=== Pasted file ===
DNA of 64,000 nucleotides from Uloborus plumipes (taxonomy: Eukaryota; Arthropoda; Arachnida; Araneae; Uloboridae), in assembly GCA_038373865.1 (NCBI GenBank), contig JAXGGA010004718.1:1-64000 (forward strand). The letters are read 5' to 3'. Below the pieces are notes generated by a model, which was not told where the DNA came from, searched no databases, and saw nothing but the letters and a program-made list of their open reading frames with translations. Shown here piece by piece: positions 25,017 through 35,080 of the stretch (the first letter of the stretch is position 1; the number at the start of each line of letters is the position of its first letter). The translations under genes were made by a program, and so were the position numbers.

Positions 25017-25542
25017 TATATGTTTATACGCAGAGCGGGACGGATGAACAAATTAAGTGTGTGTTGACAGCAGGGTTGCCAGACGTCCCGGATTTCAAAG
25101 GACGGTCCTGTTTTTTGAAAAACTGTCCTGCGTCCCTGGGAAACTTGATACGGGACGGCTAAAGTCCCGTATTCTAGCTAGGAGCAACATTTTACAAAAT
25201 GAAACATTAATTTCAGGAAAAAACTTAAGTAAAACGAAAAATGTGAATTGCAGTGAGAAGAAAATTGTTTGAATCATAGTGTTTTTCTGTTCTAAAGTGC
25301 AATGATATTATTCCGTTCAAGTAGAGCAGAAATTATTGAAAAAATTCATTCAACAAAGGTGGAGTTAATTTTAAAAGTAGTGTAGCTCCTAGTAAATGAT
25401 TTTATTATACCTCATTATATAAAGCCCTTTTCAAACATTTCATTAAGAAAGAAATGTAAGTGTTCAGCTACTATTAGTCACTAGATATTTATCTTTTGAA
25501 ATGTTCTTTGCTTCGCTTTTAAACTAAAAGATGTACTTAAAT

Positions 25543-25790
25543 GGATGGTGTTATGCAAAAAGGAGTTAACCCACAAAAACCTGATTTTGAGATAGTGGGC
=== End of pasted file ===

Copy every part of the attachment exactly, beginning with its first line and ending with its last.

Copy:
DNA of 64,000 nucleotides from Uloborus plumipes (taxonomy: Eukaryota; Arthropoda; Arachnida; Araneae; Uloboridae), in assembly GCA_038373865.1 (NCBI GenBank), contig JAXGGA010004718.1:1-64000 (forward strand). The letters are read 5' to 3'. Below the pieces are notes generated by a model, which was not told where the DNA came from, searched no databases, and saw nothing but the letters and a program-made list of their open reading frames with translations. Shown here piece by piece: positions 25,017 through 35,080 of the stretch (the first letter of the stretch is position 1; the number at the start of each line of letters is the position of its first letter). The translations under genes were made by a program, and so were the position numbers.

Positions 25017-25542
25017 TATATGTTTATACGCAGAGCGGGACGGATGAACAAATTAAGTGTGTGTTGACAGCAGGGTTGCCAGACGTCCCGGATTTCAAAG
25101 GACGGTCCTGTTTTTTGAAAAACTGTCCTGCGTCCCTGGGAAACTTGATACGGGACGGCTAAAGTCCCGTATTCTAGCTAGGAGCAACATTTTACAAAAT
25201 GAAACATTAATTTCAGGAAAAAACTTAAGTAAAACGAAAAATGTGAATTGCAGTGAGAAGAAAATTGTTTGAATCATAGTGTTTTTCTGTTCTAAAGTGC
25301 AATGATATTATTCCGTTCAAGTAGAGCAGAAATTATTGAAAAAATTCATTCAACAAAGGTGGAGTTAATTTTAAAAGTAGTGTAGCTCCTAGTAAATGAT
25401 TTTATTATACCTCATTATATAAAGCCCTTTTCAAACATTTCATTAAGAAAGAAATGTAAGTGTTCAGCTACTATTAGTCACTAGATATTTATCTTTTGAA
25501 ATGTTCTTTGCTTCGCTTTTAAACTAAAAGATGTACTTAAAT

Positions 25543-25790
25543 GGATGGTGTTATGCAAAAAGGAGTTAACCCACAAAAACCTGATTTTGAGATAGTGGGC